We want to know whether the program data can be perfectly received; and how close the data is to failure.
Where do we start?
The road to DTV is driven simultaneously by business and technical considerations. Viewer benefits come from DTV’s relative immunity to analog characteristics of the transmission channel, and the availability of additional content through digital compression techniques. The television broadcast business benefits when viewers and advertisers accept the transition to DTV, and the NTSC transmitters can be turned off. The FCC benefits when empty NTSC channels can be reassigned. And the technical community benefits from the reduced maintenance of a properly designed and installed DTV service.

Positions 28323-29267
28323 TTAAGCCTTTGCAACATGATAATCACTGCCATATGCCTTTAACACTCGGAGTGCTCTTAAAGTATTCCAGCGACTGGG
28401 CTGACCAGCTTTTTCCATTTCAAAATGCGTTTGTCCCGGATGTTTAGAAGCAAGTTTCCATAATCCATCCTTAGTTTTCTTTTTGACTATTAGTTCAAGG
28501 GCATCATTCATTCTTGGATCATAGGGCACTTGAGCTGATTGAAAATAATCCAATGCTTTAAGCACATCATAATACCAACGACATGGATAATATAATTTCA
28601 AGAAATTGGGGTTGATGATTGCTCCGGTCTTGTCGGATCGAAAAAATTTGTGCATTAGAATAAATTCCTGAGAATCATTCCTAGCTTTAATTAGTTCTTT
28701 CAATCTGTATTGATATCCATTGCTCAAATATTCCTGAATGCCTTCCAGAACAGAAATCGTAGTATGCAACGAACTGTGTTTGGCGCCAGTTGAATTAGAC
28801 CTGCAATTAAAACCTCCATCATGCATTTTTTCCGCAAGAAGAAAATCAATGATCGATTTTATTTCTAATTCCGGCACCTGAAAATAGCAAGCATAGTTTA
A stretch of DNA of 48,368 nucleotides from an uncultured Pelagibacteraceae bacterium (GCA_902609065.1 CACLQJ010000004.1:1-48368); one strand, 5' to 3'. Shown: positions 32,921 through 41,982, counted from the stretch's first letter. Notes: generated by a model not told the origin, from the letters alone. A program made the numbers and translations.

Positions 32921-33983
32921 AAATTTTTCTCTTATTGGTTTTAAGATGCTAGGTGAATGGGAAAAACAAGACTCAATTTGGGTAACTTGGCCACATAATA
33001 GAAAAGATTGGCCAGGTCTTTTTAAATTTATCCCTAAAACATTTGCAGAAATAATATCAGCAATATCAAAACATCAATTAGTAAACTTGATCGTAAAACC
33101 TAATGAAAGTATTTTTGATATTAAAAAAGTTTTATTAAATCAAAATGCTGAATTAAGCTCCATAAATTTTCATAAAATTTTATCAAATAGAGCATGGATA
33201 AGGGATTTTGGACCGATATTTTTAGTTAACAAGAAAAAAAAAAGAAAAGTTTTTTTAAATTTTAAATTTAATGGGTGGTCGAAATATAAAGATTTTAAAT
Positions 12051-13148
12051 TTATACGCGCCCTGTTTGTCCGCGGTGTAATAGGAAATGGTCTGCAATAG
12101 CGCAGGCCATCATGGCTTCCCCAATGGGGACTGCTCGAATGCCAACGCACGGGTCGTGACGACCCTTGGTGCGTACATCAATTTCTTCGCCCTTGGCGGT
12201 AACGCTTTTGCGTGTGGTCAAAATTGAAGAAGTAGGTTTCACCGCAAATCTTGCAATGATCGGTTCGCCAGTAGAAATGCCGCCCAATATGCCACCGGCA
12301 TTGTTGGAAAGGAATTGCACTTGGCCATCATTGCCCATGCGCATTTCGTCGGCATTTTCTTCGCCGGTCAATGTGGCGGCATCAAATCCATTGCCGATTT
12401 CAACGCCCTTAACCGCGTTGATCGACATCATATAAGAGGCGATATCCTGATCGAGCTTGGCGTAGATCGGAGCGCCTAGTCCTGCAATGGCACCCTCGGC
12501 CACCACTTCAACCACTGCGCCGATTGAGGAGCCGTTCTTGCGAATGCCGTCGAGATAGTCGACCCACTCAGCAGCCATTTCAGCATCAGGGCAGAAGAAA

In many cases, the initial DTV transmission system will defer to the revenue generating NTSC transmission system. The antenna will often be a temporary, sometimes a lower-power design, side-mounted on the NTSC channel transmission tower. The DTV transmitter may be a low-power version of the final system. This temporary system provides DTV service to a key set of viewers and serves as a technical model for the final installation. The key is to ultimately provide a system that will cover your service area in accordance with your business needs and the expectations of the FCC. Those with a clear map through the transition will most enjoy the ride.
Characterizing the RF transmission path
The reception quality of a DTV signal can be characterized by measuring both its RF properties and its digitally decoded properties. The following table gives a brief explanation of measurable properties, also called Figures-of-Merit:
As a practical matter, it is impossible to measure the signal at every location, and all of the variables of a viewer’s installation. This situation can be efficiently addressed, however, by a staged approach.
1. System Acceptance